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What Substance Abuse Recovery Cannot Be

Dr. Jeffrey Berman, MD By August 22, 2017
What Substance Abuse Recovery Cannot Be for You

Addiction can bring about a slew of consequences. It’s no wonder that most individuals entering into treatment programs think that substance abuse recovery is going to fix all of their problems. But, more often than not, addiction is just a symbol of underlying mental health issues, behavioral problems, and lifestyle choices. It’s unfair to think that spending some time in treatment is going to fix all of this in a few short weeks. Instead of running head first into recovery as last ditch effort to fix your entire life, you should set some expectations. There are a few things that substance abuse recovery simply cannot be.

Substance Abuse Recovery Cannot be a Secret

It may be easy for some individuals to think that they can get help for an addiction without anyone knowing. Although this sounds like a great way to escape some of the related consequences of addiction, recovery shouldn’t be kept a secret. Secrets are the cousins of lies. Throughout active addiction, lying and keeping secrets become the norm. But, throughout recovery, we are taught that keeping secrets and lying can do only harm. So, instead of keeping recovery a secret, it should be something that is spoken honestly about.

Substance Abuse Recovery Cannot be just about Abstinence

For many, sobriety is simply viewed as stopping the use of drugs or alcohol. But, it’s much more than that. More often than not, addiction is developed in response to underlying issues. Throughout recovery, to gain true healing, these issues need addressing. Also, throughout active addiction, a person can be affected by altered perceptions, self-esteem, and beliefs. By just simply stopping using drugs and alcohol, an individual is missing the addressing of causes and effects of their addiction. So, instead of going into substance abuse recovery thinking that it’s all about stopping the use of drugs, understand that it’s more about reinventing the self entirely.

Substance Abuse Recovery Cannot bring you Shame

Of course, there is a stigma about addiction that keeps people from admitting they need help. And, once they do, these people are susceptible to the labeling of an ex-addict. Or, even a bad person. But, we cannot accept that recovery is something to be ashamed of. In fact, it’s something to be celebrated. Instead of showing weakness, it shows strength, determination, and resilience. You are not your addiction. And, in fact, you are not your recovery. If others wish to label you for your choice to better your own life; let them. But, don’t feel shame in choosing to live a life of recovery.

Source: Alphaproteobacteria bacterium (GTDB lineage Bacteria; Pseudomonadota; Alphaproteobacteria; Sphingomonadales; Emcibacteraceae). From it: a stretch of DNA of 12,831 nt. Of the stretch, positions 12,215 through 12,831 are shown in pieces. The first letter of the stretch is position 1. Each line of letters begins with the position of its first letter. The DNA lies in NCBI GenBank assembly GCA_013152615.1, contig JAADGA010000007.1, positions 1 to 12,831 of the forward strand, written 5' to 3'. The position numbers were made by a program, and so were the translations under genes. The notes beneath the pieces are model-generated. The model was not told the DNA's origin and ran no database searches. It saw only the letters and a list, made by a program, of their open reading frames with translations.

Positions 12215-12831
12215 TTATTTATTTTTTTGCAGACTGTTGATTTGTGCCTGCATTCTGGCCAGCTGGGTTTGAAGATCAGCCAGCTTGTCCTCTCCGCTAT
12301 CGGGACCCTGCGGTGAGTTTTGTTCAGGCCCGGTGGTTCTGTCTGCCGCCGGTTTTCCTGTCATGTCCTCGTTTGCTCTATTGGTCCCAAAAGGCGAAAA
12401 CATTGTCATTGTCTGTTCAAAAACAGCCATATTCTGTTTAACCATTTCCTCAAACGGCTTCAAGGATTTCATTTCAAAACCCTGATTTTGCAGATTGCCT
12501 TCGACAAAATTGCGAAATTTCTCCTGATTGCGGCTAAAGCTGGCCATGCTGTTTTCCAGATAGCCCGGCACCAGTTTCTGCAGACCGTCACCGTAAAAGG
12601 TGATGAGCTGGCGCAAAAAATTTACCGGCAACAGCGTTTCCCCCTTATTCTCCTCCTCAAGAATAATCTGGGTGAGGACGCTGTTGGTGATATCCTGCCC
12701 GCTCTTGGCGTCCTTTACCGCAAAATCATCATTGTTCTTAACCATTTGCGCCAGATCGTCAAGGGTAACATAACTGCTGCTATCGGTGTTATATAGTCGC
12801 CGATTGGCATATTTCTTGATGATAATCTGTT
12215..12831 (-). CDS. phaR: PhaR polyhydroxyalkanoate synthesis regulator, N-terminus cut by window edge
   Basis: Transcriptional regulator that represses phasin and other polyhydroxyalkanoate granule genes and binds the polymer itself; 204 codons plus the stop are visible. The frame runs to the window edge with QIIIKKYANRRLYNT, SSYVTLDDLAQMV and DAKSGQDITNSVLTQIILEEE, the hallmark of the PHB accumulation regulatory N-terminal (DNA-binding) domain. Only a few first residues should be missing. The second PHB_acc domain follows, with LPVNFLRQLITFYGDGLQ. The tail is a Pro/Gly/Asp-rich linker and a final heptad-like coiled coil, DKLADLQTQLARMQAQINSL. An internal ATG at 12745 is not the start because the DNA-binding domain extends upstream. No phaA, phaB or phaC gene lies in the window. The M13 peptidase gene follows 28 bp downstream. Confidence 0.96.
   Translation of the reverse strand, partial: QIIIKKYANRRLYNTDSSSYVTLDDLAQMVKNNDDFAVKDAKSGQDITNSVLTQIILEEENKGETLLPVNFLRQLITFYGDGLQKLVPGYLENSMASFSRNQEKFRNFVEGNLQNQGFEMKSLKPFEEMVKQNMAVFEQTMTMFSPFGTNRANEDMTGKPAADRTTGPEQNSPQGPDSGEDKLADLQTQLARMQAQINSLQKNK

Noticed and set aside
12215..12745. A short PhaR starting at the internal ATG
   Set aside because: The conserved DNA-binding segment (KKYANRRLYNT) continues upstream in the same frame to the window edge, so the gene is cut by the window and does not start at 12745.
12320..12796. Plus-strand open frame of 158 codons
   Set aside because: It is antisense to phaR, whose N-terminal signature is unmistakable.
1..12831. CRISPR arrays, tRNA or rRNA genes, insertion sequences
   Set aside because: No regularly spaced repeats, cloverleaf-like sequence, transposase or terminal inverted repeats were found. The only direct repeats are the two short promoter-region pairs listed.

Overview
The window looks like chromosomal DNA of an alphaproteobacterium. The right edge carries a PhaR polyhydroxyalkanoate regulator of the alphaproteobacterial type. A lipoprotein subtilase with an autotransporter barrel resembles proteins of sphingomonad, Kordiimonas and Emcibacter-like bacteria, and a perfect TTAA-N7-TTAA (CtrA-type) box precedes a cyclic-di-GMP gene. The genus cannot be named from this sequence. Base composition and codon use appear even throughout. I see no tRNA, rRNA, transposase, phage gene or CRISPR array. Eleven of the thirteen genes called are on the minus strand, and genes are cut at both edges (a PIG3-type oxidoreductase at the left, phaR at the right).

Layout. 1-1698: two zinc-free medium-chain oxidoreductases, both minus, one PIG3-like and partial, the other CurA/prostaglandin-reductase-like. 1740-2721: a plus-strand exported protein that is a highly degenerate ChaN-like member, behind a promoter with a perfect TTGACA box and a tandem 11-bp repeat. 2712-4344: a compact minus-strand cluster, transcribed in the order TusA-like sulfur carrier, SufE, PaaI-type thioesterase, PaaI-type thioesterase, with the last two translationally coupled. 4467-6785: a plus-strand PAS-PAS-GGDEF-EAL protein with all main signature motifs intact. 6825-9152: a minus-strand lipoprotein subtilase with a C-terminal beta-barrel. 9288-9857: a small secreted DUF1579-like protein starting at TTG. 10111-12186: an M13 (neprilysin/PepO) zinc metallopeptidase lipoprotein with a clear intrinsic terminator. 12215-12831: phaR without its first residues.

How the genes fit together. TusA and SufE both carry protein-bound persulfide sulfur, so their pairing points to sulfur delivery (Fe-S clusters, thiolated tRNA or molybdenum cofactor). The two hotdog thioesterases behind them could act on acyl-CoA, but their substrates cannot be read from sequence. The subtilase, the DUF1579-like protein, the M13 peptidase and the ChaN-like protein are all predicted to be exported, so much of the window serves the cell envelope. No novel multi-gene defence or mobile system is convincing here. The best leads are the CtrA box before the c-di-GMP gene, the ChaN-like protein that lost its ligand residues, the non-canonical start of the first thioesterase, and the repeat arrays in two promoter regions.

Substance Abuse Recovery Cannot be the End

You may associate your drinking or drug use with good times. It’s common to be nostalgic about past drug use throughout recovery. But, just because you’re sober, it doesn’t mean your life is over. You can have fun without drinking or using drugs. In fact, you may even find that your life starts anew in recovery. So, instead of being an end, recovery is a new beginning. It’s true that change is hard, but with time, you’ll find that living a life in recovery is the fresh start you needed.

Substance Abuse Recovery Cannot be for Everyone

It’s a shame, but there are some individuals who have tried to live a life of recovery multiple times and have failed every time. The truth is that a life of recovery cannot be for everyone. That’s because it isn’t easy. It takes time, motivation, support, commitment, self-love, and lots and lots of effort. Not only that, it takes looking into the ugliest part of the self and confronting your fears. But, although recovery takes a lot, it gives even more. If you can give it your all, recovery will be greatly beneficial to you. So, before making the commitment to recovery, make sure that you know that it’s going to be hard, but it will undoubtedly be worth it.

Ready to Live a Life of Substance Abuse Recovery?

Are you ready to see how a life of recovery can benefit you? Give us a call at the Discovery Institute to speak confidentially with an addiction specialist at 888-616-7177.

 

Article Reviewed by Dr. Jeffrey Berman, MD

Dr. Jeffrey Berman, MDDr. Jeffrey Berman is a psychiatrist in Teaneck, New Jersey and is affiliated with Robert Wood Johnson University Hospital. He received his medical degree from State University of New York Upstate Medical University and has been in practice for more than 20 years. He also speaks multiple languages, including French and Hebrew.

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